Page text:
Benefits of Tax Credits

Both federal and state governments use tax credits to encourage specific types of investment, particularly public–private partnerships that create programs to benefit communities locally and globally.

Depending on the nature and amount of the credit, tax credits can guide investment toward socially responsible endeavors. Some examples include:

  • Increasing the amount of affordable housing for those in need.
  • Repurposing historic structures for preservation and community use.
  • Growing the nation’s sustainable energy infrastructure through investment in solar, wind, and geothermal technologies.
  • Promoting carbon sequestration technologies to reduce harmful greenhouse gas emissions.

Whether at the state or federal level, ESG-conscious tax credits share the long-term aim of benefiting society and humankind, while also stimulating economic growth. Today’s globally conscious investors can look forward to:

  • Accelerated growth (ESG-conscious projects often receive higher valuations than competitors with less social capital)
  • Lowered costs let you offset rising operating expenses
  • Reduced regulatory pressure and greater strategic freedom
  • Increased worker motivation and boosted morale
  • Improved investment optimization as capital moves to sustainable technologies

Common Types of Real Estate Tax Credits

Which types of tax credits are of the greatest benefit to real estate developers and investors? Let’s have a look at 10 of the most often claimed real estate tax credits and see how they stack up:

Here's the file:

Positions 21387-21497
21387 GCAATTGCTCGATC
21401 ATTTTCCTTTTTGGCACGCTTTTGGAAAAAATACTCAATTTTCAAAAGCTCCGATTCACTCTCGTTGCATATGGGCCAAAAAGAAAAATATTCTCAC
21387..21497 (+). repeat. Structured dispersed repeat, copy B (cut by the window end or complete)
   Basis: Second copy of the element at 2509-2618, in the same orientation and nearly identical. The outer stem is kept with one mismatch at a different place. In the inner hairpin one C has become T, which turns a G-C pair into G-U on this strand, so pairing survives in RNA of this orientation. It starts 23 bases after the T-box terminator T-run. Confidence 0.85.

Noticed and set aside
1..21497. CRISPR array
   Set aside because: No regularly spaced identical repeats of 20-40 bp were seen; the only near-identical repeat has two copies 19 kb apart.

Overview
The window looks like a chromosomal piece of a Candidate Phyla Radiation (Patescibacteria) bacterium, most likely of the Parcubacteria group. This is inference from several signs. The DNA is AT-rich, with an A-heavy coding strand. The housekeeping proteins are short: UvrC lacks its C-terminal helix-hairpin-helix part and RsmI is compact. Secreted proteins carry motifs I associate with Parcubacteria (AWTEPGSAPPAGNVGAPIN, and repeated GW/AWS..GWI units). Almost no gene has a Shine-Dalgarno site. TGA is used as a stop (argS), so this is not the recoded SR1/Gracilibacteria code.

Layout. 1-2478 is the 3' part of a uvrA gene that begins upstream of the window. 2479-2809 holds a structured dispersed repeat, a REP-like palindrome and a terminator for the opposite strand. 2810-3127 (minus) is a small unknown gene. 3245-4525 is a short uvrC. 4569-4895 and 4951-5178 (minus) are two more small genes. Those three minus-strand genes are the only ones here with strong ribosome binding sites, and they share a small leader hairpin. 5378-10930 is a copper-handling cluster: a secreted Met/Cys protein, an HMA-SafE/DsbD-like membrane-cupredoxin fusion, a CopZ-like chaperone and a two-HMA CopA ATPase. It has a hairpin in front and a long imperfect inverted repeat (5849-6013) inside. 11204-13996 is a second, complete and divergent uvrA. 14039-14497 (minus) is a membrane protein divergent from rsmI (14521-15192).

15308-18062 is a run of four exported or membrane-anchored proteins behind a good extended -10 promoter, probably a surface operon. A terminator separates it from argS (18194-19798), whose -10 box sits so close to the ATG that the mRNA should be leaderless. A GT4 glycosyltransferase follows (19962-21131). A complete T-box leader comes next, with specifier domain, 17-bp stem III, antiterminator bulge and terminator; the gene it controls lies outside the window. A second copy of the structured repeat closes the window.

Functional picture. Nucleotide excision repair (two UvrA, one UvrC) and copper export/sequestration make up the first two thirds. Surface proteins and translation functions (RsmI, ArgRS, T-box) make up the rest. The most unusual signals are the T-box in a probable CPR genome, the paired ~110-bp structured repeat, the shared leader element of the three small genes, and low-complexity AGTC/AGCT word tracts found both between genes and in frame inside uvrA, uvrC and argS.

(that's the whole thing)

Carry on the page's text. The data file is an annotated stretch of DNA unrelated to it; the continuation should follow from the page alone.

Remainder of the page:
1. Opportunity Zones:

    In 2017, Congress established a system of zones in neighborhoods in need. Developers were encouraged to build (or renovate) within these zones as a way of fostering the public good. Businesses that relocate to federal opportunity zones are often able to defer capital gains, allowing them to use the savings to add workers and value to a project. Developers can generate third-party investment by establishing a fund for projects built in these zones. This fund can then be used to defer tax on their initial investment and to eliminate tax on the sale of the development project. Unrealized profit from the sale of their properties or investments can then be channeled into “Opportunity Funds” dedicated to investing within these zones.

  2. Historic Tax Credits:

    Society values history, and both federal and state tax credits are available to taxpayers renovating historically significant older structures. Taking state and federal tax credits together, the credit can reach 40% of eligible construction costs. To be eligible, the property needs to be included on the National Register of Historic Places, be eligible for a National Registry Listing, or be located within a designated Historic District.

  3. Low Income Housing Tax Credits (LIHTC):

    Since its introduction in 1986, the LIHTC has subsidized over 3 million housing units in the U.S. The credit aims to promote the construction and renovation of affordable housing units for residents with income limitations. The LIHTC also frees up funds for additional community development projects. For a project to qualify, Housing and Urban Development (HUD) deems a unit affordable if the tenant is spending 30% or less or their adjusted gross income (AGI) on rent. Additionally, a project must offer either 20% of units at an affordable price for tenants earning 50% of the area’s median income (AMI) or 40% of units affordable to those earning 60% or less in AMI.

  4. Year 15 Exit (LIHTC):

    Year 15 is a time when real estate investors frequently look to divest from their low-income housing projects. You may opt to sell the property, or merely to sell your interest in it. Whichever you choose, your exit strategy should be part of an overall tax and investment strategy. A seasoned tax professional can help you understand the potential advantages of divesting and can guide you safely through the process.